United States District Court, D. Delaware
MEMORANDUM AND ORDER
F. Bataillon, Senior United States District Judge
matter is before the court on various motions in limine filed
by C R Bard, Inc., and Bard Peripheral Vascular Inc.
(hereinafter collectively referred to as Bard) Filing No.
344-14, Ex. 12, and by AngioDynamics, Filing No. 344-15, Ex.
13. The parties submitted motions/briefs numbering 105 pages.
the motion in limine is an important tool available to the
trial judge to ensure the expeditious and evenhanded
management of the trial proceedings, performing a gatekeeping
function and sharpening the focus for later trial
proceedings, some evidentiary submissions cannot be evaluated
accurately or sufficiently by the trial judge in such a
procedural environment. Jonasson v. Lutheran Child and
Family Servs., 115 F.3d 436, 440 (7th Cir. 1997). A
motion in limine is appropriate for “evidentiary
submissions that clearly ought not be presented to the jury
because they clearly would be inadmissible for any
purpose.” Id. In other instances, it is
necessary to defer ruling until during trial, when the trial
judge can better estimate the impact of the evidence on the
jury. Id. The Eighth Circuit has noted that
“[e]videntiary rulings made by a trial court during
motions in limine are preliminary and may change depending on
what actually happens at trial.” Walzer v. St.
Joseph State Hosp., 231 F.3d 1108, 1113 (8th Cir. 2000).
“Evidentiary rulings, especially ones that encompass
broad classes of evidence, should generally be deferred until
trial to allow for the resolution of questions of foundation,
relevancy, and potential prejudice in proper context.”
See Leonard v. Stemtech Health Scis., Inc.,
981 F.Supp.2d 273, 276 (D. Del. 2013). To the extent that a
party challenges the probative value of the evidence, an
attack upon the probative sufficiency of evidence relates not
to admissibility but to the weight of the evidence and is a
matter for the trier of fact to resolve. i4i
Ltd. Partnership v. Microsoft Corp., 598 F.3d 831,
854 (Fed. Cir. 2010).
in Limine, Filing No. 344-14, Ex. 12
first contends that AngioDynamics is attempting to redefine
certain claim constructions already decided by the court. The
court has previously determined and stated that all
claims/evidence must comport with the claim constructions in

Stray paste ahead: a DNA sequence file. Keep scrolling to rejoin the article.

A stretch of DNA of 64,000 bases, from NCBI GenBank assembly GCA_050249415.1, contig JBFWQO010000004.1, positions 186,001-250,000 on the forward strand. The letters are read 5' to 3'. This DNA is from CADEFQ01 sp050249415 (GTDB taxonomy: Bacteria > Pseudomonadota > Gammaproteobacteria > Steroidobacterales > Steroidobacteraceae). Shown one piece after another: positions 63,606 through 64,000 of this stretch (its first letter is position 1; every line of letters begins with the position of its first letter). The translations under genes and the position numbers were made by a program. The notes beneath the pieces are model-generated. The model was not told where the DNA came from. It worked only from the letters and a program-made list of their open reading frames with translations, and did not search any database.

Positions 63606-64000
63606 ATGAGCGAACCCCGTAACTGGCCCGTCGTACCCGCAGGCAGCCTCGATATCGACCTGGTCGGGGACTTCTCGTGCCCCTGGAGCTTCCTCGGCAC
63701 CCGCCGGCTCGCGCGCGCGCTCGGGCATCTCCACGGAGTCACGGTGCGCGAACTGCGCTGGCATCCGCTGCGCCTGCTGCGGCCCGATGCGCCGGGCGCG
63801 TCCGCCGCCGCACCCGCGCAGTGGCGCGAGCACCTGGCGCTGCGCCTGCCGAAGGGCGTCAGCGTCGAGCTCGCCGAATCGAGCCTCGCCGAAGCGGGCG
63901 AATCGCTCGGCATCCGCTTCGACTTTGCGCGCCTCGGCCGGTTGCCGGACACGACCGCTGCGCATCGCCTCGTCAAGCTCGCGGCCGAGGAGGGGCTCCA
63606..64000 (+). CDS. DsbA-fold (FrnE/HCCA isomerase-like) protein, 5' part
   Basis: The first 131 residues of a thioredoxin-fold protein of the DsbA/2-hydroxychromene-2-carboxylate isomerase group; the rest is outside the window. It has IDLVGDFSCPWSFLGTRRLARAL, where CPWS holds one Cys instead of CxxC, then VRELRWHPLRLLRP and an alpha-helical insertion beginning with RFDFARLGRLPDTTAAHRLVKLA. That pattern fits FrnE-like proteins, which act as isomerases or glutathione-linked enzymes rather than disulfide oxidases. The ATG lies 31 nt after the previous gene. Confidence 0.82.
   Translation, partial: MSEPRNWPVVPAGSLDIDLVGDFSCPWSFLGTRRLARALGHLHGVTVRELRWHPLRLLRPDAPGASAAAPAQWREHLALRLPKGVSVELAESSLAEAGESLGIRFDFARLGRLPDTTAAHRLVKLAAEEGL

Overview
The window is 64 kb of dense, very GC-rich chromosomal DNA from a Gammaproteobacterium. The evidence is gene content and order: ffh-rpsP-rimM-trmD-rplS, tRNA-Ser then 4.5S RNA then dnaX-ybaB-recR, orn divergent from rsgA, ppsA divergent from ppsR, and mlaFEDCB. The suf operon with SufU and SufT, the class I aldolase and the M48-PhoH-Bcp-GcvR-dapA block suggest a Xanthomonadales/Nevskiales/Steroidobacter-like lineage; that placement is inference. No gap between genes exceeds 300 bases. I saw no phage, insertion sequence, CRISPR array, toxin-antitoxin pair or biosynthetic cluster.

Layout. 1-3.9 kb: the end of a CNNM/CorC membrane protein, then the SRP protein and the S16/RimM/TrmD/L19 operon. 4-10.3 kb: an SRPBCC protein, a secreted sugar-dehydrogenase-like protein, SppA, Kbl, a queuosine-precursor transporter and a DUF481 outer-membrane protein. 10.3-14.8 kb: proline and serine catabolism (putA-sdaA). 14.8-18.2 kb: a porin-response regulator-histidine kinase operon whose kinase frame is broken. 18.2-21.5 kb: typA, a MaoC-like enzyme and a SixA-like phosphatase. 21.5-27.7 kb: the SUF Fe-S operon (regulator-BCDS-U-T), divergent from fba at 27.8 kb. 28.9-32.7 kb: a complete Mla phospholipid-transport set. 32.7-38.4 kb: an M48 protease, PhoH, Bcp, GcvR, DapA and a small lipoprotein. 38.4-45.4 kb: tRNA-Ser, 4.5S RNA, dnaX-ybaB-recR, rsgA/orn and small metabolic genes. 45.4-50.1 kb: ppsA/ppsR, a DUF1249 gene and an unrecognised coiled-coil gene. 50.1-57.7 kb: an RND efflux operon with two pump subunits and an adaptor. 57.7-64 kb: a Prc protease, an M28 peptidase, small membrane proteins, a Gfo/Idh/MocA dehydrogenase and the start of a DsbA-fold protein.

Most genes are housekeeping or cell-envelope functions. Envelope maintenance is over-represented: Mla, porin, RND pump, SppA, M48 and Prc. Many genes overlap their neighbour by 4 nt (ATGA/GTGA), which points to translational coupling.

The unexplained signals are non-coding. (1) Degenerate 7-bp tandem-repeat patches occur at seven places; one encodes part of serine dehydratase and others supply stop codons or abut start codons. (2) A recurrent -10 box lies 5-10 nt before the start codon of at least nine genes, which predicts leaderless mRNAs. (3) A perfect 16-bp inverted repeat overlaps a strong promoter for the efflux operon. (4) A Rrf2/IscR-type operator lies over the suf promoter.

this case. Memorandum and Order, Filing No. 356. Any other
contradictory evidence will not be permitted. If either party
attempts to introduce evidence outside of the claim
construction, the opposing party may object and bring it to
the court's attention at trial.
also contends that Mr. Chad Campbell was originally
designated as a 30(b)(6) witness (designated witness for an
organization). Prior to taking his deposition, AngioDynamics
withdrew Mr. Campbell as an expert. He only joined
AngioDynamics in the summer of 2016, a year after the filing
of this lawsuit. AngioDynamics has now indicated that he is
very likely to be called to testify. It is difficult at this
juncture to determine what Mr. Campbell intends to testify
about and whether Bard was aware of this testimony. The court
will determine this issue as the evidence is presented at
next argues that the testimony of Anthony David Smith should
be confined to facts, because he has not been timely
designated as an expert witness. AngioDynamics argues that
Bard had plenty of time to question Mr. Smith during his
seven-hour deposition. AngioDynamics contends that any
questions regarding his knowledge can be covered in
cross-examination. To the extent that Bard had the
opportunity to question Smith pursuant to Mr. Smith's
designation, the court is inclined to permit that evidence.
However, to the extent that AngioDynamics wants to question
Smith outside of the designation, the court is not likely to
allow expert testimony not disclosed to Bard. The court will
further address these issues as they arise at trial.
next argues that AngioDynamics should be precluded from
introducing argument and evidence that is misleading and
prejudicial and without a factual basis. Bard contends that